The silk was undistinguishable from polyester on the spool. I’m glad Gutermann colour-codes their fibers (silk is on blue spools), or I’d be lost. It felt very different to my fingers, though. Lovely and smooth. I’ve had a slight issue with cotton thread working its way out of the smallest guide on my machine, the one closest to the needle. Maybe because it’s a bit bouncier than synthetic? In any case, the silk didn’t have this issue, and played beautifully with my machine. It might be a good thing that it comes in a limited range of colours. Otherwise I’d be tempted to use it for every project.

I used this excellent tutorial from The Adult Beginner (I LOVE this blog) to sew the elastics in correctly. I think they look pretty good! Will the silk thread hold up to the dance stylings of a decidedly not-svelte beginner? We’ll see.

Speaking of not-so-sylph-like ballerinas, has anyone else seen Big Ballet?

Finished Projects

Project: Two Green Capes

Big cape and little cape

Pattern: McCall 7477 (and bonus self-drafted baby cape)

Materials: 100% wool coating outer, silk habotai lining, cotton canvas interfacing, cotton thread, metal buttons

Pattern Review: This came about because my sister asked me to make her a green cape. Her requirements were that it had to have a hood and it couldn’t be too long. Oh, and it had to be green, her favourite colour. That part was non-negotiable. I enthusiastically agreed, bought a pattern and some fabric, and then didn’t do anything for more than two years. Oops. What can I say? Sewing is a beloved hobby, but when my  life gets busy it’s the first thing to go.

Robin Hood chic

Anyway, flash forward two years and I finally got around to sewing up the cape. I sewed view D, and my version basically looks exactly like the drawing on the pattern envelope, which is also green. There’s actually something very satisfying about that. Overall this is a great pattern. It sews up easily and quickly and is really flattering. I especially like the subtle shaping around the shoulders.

I did have a bit of confusion regarding the facing strip that runs along opening. The tissue pattern piece clearly instructs the sewer to cut two of them. However, the directions only tell you to insert the left one. Very curious. I read the instructions over and over, trying to figure out what I was missing. In the end I decided two faced edges would be bulky, so I went with the directions and only inserted one. Was I right to do that, people who know about making coats? I have no idea.

This view of the pattern also calls for a short line of topstitching on each side, going all the way through both the font and back of the garment. The idea is to create two sort-of sleeves. I skipped this step because I liked the look of the free hanging cape better.

A little big on her. But cute, right?

The best part of this project is that I was able to sew a mini-cape for my 1 year old niece from the scraps! See, if I’d made the cape back when I said I would, there would be no adorable little person to dress like a tiny hobbit! The Mermaid Seamstress is actually a genius, see? SEE?

The baby cape pattern is just a circle with a radius roughly the length of her neck-to-elbow measurement. I cut it out of the scraps in six wedges (or actually five, because the centre back was cut on the fold). The hood piece was hand drawn based on the shape of the adult hood, but scaled down to fit the neck of the baby cape. It sort of worked, except that I had to divide each hood pattern piece into two parts in order to fit them on my scrap pieces. The resulting hood is a bit more peaked than the adult hood, but it fits okay. The pattern pieces were also cut off grain because I was trying to squeeze them onto scraps, so the whole thing has a tendency to hang in a wonky way, but it’s still very cute!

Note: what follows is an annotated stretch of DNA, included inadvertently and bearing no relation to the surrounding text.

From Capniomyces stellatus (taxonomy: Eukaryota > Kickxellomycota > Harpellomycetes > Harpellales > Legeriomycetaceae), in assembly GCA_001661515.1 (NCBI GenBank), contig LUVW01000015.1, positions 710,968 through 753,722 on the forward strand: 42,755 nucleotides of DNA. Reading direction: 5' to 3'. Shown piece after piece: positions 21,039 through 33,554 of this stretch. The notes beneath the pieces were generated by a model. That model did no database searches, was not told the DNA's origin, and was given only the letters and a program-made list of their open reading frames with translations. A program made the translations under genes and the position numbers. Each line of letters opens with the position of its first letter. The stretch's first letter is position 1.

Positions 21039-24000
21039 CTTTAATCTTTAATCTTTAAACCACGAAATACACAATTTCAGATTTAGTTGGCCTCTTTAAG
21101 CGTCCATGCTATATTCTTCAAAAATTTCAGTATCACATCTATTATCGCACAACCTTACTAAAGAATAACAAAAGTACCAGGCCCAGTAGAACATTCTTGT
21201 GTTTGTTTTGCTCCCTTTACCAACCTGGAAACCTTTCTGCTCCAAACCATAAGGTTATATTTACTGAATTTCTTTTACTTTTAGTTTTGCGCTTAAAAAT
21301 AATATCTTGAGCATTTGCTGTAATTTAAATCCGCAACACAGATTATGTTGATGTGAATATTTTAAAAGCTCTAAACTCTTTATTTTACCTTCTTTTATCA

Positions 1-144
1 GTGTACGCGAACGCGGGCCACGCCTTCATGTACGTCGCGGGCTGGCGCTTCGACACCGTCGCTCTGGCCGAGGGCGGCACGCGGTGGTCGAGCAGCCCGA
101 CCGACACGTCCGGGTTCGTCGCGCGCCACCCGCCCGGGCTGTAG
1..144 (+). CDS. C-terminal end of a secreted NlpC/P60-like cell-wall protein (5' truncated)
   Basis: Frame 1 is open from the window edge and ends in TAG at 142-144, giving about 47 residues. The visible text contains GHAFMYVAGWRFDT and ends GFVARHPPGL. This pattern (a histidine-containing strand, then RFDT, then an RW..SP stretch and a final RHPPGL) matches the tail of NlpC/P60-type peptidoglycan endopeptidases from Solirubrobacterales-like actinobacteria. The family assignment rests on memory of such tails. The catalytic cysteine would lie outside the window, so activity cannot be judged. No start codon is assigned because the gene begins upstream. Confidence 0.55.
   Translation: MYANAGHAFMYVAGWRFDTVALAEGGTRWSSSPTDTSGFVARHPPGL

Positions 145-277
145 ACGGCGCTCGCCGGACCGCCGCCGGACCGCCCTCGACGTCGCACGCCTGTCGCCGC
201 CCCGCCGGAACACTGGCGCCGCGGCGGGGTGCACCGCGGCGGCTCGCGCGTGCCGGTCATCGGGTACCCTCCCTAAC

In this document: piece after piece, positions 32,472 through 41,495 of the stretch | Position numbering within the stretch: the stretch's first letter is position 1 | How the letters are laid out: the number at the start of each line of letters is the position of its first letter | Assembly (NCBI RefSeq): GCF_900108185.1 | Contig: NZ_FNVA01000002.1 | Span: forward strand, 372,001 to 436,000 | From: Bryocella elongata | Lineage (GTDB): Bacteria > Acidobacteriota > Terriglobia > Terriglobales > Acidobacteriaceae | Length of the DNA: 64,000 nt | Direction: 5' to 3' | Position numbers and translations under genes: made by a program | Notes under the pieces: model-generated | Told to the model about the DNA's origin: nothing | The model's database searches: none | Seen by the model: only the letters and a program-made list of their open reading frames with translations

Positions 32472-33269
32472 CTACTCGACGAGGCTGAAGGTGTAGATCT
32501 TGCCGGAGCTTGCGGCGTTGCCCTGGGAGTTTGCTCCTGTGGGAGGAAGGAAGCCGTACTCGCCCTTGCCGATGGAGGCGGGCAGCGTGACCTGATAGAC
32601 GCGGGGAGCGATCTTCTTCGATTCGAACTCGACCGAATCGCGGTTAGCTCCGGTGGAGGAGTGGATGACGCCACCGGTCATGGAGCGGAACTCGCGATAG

Materials Review:

I heart you, silk habotai

This is the first project I’ve tried to sew with no plastic microfibres and it went pretty well! The thick 100 percent wool coating was a dream to sew. Stitches just sink into this stuff and disappear! I worried that the silk habotai would be a nightmare, but in the end I didn’t mind it. Although it’s slipper and floaty I actually found it easier to handle than synthetic linings that I’ve worked with in the past. It also adds a decent amount of warmth to the capes, despite its thinness. Silk! Who knew?

I’ve read that cotton thread can be a beast, especially if you’re using older thread. Turns out that biodegradability that’s good for oceans also means that organic threads have a shelf life. This thread was brand new Gutermann 100% cotton, however, and worked fine. I really didn’t notice a difference from sewing with polyester. For interfacing I used a heavy cotton canvas fabric that was in my stash. I treated it just like sew-in interfacing and it worked fine. It was actually kind of nice not to have to whip out the iron and try to remember which side of the interfacing faces down and then accidentally melting it onto my ironing board. Not that I’ve done that multiple times or anything…

I bought these metal buttons at Trillium Buttons Inc., which has a huge range of all-metal buttons. I was especially delighted to

That’s a nice solid button

discover that they also had this design at a smaller size, which meant the adult and baby capes could have perfectly matched buttons. YES!

The total cost for all materials came to about $150 CDN. This is certainly more than I’d pay if I’d used, say, a synthetic fleece blend and poly lining. But it’s a LOT less than I’d pay if I bought a 100% wool cape in a store, let alone two. And I’m not sure I’d be able to find a silk lining in any commercial garment. So I guess sewing with biodegradable materials is both more expensive and cheaper, depending on how you look at it.

Off to a good start! First ocean-friendly garment and first blog post are done. Yay!